From 1547, the first cadastre of which Valence has kept track, mentions the House of Pra and its owner, the lawyer from Grenoble, Me Laurens de la Pra. The latter had acquired, which was then an island of small buildings, to the family of Baulne, some members of which were illustrated in the crusades of the Middle Ages. It was Me Laurens de la Pra who had the houses razed inside the courtyard, replaced them with a mansion and built the tower, thus obtaining a more harmonious overall architecture. We owe him the blazon, still visible, on the front door.
In 1560, the property was sold to a rich merchant from Valence, Mr. Giraud Frère who bequeathed it to his son, Claude Frère. An ambitious and cunning intellectual. With a degree earned at the University of Bologna, Claude Frère seeks a chair at the University of Valencia, gets it, which allows him to escape the tax, as is the case then for the Donor to the protests emitted by the Municipal Council, Claude Frère prefers to reserve his energy to the good choice of his relations and thus becomes the friend of the very influential Constable of Lesdiguières, which earned him to be named president of the Parliament of Grenoble.
At that time, the rue de l’Equerre was called rue du Grand Palais, perhaps in memory of the Roman Imperial Palace whose presence, in this district, backed by the old theater, is attested by several historians and by the former architect of the city, Marius Villar.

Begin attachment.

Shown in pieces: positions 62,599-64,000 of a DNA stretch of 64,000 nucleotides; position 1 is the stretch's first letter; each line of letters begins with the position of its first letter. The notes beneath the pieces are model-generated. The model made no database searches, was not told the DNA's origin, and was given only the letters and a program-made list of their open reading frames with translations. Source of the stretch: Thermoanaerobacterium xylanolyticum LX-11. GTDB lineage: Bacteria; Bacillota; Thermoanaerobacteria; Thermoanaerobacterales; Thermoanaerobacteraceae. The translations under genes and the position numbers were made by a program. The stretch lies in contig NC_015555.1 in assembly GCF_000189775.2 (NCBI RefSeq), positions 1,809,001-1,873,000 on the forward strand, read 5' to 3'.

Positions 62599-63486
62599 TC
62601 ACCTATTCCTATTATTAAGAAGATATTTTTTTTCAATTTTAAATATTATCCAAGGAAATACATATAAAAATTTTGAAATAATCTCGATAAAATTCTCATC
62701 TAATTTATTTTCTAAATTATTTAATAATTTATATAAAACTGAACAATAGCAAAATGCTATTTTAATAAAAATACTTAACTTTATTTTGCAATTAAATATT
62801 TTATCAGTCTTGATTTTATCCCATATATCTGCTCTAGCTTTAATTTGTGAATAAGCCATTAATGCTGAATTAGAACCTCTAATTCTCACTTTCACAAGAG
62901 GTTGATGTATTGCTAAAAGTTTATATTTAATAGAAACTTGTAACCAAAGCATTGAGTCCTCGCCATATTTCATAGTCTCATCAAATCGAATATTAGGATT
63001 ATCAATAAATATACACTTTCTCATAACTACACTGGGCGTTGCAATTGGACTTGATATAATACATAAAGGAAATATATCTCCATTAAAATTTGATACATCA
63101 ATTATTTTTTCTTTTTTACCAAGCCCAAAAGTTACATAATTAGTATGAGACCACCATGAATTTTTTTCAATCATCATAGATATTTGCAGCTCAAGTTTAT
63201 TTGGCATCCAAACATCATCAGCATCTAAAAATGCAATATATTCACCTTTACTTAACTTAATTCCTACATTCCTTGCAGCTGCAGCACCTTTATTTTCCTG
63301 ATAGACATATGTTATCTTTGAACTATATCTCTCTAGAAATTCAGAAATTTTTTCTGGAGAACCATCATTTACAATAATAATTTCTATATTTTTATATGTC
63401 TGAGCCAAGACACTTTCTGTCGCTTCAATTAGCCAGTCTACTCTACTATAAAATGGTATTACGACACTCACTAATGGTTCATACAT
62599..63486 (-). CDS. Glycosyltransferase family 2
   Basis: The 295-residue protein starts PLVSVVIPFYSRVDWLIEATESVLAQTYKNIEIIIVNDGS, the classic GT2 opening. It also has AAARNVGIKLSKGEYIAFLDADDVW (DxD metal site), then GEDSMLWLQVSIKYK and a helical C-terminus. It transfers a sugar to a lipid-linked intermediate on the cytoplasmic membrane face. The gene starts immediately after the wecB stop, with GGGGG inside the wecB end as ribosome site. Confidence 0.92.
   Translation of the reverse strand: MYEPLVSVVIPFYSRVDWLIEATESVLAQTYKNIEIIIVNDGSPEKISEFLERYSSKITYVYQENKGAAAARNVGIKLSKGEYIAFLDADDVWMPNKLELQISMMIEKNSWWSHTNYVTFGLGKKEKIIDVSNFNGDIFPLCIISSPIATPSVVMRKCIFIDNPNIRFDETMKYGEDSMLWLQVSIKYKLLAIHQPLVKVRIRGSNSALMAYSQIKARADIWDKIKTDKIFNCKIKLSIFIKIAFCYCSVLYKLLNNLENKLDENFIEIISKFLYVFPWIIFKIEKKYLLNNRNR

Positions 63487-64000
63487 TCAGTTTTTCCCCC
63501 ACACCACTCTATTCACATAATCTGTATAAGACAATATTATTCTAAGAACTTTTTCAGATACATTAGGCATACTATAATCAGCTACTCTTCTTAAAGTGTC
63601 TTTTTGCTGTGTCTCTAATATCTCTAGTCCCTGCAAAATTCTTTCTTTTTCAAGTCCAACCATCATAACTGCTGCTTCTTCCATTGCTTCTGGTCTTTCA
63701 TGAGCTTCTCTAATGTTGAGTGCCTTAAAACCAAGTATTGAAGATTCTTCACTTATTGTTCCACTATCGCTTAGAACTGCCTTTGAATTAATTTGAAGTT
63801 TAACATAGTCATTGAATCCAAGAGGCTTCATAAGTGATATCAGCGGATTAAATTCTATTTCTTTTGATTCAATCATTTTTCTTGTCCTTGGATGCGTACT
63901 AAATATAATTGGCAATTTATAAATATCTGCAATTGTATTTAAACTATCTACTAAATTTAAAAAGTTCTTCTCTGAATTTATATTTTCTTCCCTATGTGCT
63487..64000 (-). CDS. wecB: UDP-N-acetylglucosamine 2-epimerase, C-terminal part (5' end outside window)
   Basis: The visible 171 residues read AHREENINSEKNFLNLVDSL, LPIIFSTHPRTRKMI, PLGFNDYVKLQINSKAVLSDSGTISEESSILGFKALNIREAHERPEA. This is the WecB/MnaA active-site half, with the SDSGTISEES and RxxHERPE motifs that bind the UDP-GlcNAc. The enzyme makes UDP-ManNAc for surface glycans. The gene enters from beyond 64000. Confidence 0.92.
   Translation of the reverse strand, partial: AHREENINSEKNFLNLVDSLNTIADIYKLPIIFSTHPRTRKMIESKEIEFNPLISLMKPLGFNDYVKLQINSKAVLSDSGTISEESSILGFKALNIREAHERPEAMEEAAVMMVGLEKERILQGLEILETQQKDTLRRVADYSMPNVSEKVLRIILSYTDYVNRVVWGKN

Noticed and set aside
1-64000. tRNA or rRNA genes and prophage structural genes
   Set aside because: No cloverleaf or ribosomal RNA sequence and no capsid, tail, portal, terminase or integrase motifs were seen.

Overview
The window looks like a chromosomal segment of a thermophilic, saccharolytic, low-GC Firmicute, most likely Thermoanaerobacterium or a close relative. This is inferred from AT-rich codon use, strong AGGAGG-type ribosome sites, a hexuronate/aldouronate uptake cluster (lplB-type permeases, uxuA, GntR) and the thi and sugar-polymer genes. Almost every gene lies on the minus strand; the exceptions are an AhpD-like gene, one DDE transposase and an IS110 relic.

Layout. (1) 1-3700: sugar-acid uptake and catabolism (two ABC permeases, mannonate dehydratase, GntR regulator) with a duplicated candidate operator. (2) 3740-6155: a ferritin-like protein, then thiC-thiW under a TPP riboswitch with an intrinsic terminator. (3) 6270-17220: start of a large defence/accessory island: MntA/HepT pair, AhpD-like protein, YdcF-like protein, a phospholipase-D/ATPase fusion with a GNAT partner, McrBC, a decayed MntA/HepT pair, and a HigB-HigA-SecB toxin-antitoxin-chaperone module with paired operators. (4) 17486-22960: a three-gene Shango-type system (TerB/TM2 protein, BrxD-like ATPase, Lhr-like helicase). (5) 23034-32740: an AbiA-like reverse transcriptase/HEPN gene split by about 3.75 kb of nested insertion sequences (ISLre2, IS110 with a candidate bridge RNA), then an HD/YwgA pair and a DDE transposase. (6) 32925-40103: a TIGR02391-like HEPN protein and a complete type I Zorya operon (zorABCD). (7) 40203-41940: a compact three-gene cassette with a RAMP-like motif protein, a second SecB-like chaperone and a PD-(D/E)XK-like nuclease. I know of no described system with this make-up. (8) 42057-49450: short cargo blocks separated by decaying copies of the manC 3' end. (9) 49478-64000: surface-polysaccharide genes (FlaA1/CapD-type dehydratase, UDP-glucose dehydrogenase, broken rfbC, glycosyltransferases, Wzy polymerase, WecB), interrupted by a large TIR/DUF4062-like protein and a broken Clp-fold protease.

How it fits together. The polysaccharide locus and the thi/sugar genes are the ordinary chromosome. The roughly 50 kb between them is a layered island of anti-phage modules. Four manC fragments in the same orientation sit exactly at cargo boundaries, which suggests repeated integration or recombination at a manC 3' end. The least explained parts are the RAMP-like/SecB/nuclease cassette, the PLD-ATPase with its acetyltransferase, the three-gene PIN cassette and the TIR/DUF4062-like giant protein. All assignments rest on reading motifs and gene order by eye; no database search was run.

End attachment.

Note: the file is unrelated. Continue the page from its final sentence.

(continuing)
At the beginning of the 17th century, the street of the Grand Palais is not pierced towards the Church Saint Jean and Claude Frère, who leads a very worldly life, finds there, the reason of a true humiliation: the narrowness the lane forces his guests and himself to access the house … in a sedan chair, where the needs of his rank would require the use of a coach! Against the sum of 400 guilders, he asks the City Council to pierce the street that will take the name of rue Neuve, then rue de l’Equerre.
La Maison de la Pra was then handed over to the President of Faure, Claude Frère’s sister, then to the Ursulines, then to the family of Laurencin and, at the end of the 19th century, to Mme Serre. In 1900, it is rented to the city, which installs a primary school for girls. Of these feminine imprints on the property, we will remember that of Amelie de Laurencin who, according to Valence Tourisme, would be the beautiful blonde girl to whom Bonaparte, in his Memoirs, reserves an emotional memory.